March 26

When Your Baby Has Special Needs

baby has special needsAs a parent, discovering your baby has special needs can be overwhelming. Perhaps it was something you expected because of prenatal testing or birth trauma, or maybe your baby’s disability or diagnosis was discovered because of developmental delays. Either way, it can feel like you’ve been thrust into an advanced parenting class with no preparation. Where do you possibly begin to help your child take on the challenges ahead? Here are a few suggestions.

Become Your Own Expert. As a parent, you are your baby’s best advocate. Trust your medical professionals but arm yourself with everything you can learn. Rely on information from reputable organizations such as the American Academy of Pediatrics and Easter Seals. The Arc is a national organization serving people with intellectual and developmental disabilities and their families. As you navigate medical and other appointments, ask questions for understanding and clarification. The more you know, the stronger your confidence in speaking up when you need to for your child.

March 20

The SECURE Act

secure act 2020Comprehensive federal legislation referred to as the Setting Every Community Up for Retirement Enhancement (SECURE) Act (the “Secure Act”), became effective on January 1, 2020. The Secure Act makes changes to federal policy which may impact planning related to defined contribution plans, defined benefit plans, individual retirement accounts, and 529 plans. This article focuses on certain changes that impact owners and beneficiaries of retirement accounts, including traditional individual retirement accounts, Roth individual retirement accounts, and 401(k) and 403(b) plans (collectively “IRAs”).

Required Minimum Distributions to Account Owner:

The Secure Act raised the age at which an IRA owner is required to take minimum distributions (“RMDs”) from 70½ to 72 years old, for any account owner who turned age 70½ after December 31, 2019.

March 12

What’s the Difference Between Acting under a Power of Attorney Document and Serving as an Executor of an Estate?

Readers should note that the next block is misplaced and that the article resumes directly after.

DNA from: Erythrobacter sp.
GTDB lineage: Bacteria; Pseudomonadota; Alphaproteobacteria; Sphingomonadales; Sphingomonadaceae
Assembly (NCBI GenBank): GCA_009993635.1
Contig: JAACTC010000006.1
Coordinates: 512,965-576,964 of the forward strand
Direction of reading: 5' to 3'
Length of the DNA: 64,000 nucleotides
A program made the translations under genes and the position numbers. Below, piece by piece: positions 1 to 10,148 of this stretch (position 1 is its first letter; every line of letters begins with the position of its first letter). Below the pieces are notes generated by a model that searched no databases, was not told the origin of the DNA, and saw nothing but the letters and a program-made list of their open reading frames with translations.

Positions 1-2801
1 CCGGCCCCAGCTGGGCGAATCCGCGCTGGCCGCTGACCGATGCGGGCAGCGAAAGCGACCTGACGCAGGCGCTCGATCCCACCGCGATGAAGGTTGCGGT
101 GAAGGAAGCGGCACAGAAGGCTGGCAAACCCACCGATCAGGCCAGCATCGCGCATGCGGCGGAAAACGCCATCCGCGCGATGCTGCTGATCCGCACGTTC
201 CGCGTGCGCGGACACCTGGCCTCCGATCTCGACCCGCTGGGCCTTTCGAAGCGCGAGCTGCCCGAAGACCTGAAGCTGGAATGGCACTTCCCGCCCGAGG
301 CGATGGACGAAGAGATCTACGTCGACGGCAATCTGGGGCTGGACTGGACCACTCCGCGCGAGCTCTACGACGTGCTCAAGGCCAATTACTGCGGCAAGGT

POA vs Executor EstatePlanning for end of life can be more than a little intimidating. (Perhaps that’s why 76% of respondents in a recent survey thought having a Will was important, but only 40% had one.) Perhaps it’s because we are too busy thinking of the here and now to think of how things will be managed after our death. Those of us who have already granted a trusted person authority to manage certain matters for us by signing a power of attorney document might be breathing a little easier, because we assume that individual will continue to take care of things for us upon our passing. Unfortunately, that just isn’t the case since someone acting for you under a power of attorney document loses all authority to continue managing your affairs after your death. There are key differences between the roles of serving under a power of attorney document and an executor of an estate, and they’re important to understand to avoid confusion and costly delays in managing your estate.

Simply stated, a power of attorney (POA) is a document used to grant someone the authority to manage certain aspects of your finances or care while you are alive. When you sign a power of attorney document, you are known as the “principal,” whereas the person you name to manage your affairs is known as an “agent” or an “attorney-in-fact.” There are many types of POAs, depending what is needed. A general Power of Attorney gives broad financial and business responsibility to the named agent.  A special or limited Power of Attorney concentrates on a certain type of authority (examples are selling property or managing a specific business transaction).  A health care Power of Attorney authorizes a named individual to make medical care decisions for you when you are unable to.  A Power of Attorney can be non-durable (only valid so long as the principal has mental capacity) or durable (valid even after the principal loses mental capacity). A Power of Attorney also can be written to take effect only under certain circumstances, such as the principal losing mental capacity. That type of POA is called a “springing power of attorney.” Whatever the type of POA, they all have one thing in common – their power only exists while you are living and they become null and void at the time of your death. In other words, someone acting on your behalf under a Power of Attorney can no longer do so when you die. That’s where an executor comes in. 

February 24

Benefits of Therapy Dogs in Nursing Homes

 

Sometimes the simplest ideas are the best. What is a non-intrusive, low-risk way to help seniors in a nursing home to reduce stress, relieve boredom, and provide a needed avenue for physical touch and to show and receive love? Therapy dogs!

There are several types of trained and/or certified therapy dogs. Facility Therapy Dogs and Animal-Assisted Therapy Dogs are used by physical and occupational therapists in aiding their patients’ rehabilitation and recovery. Therapeutic Visitation Dogs are the most common and the subject of this piece. These therapy dogs are typically household pets whose owners invest the time for certification and to visit facilities such as hospitals, rehabilitation centers, and nursing homes.

NEWER OLDER 1 2 3 22 23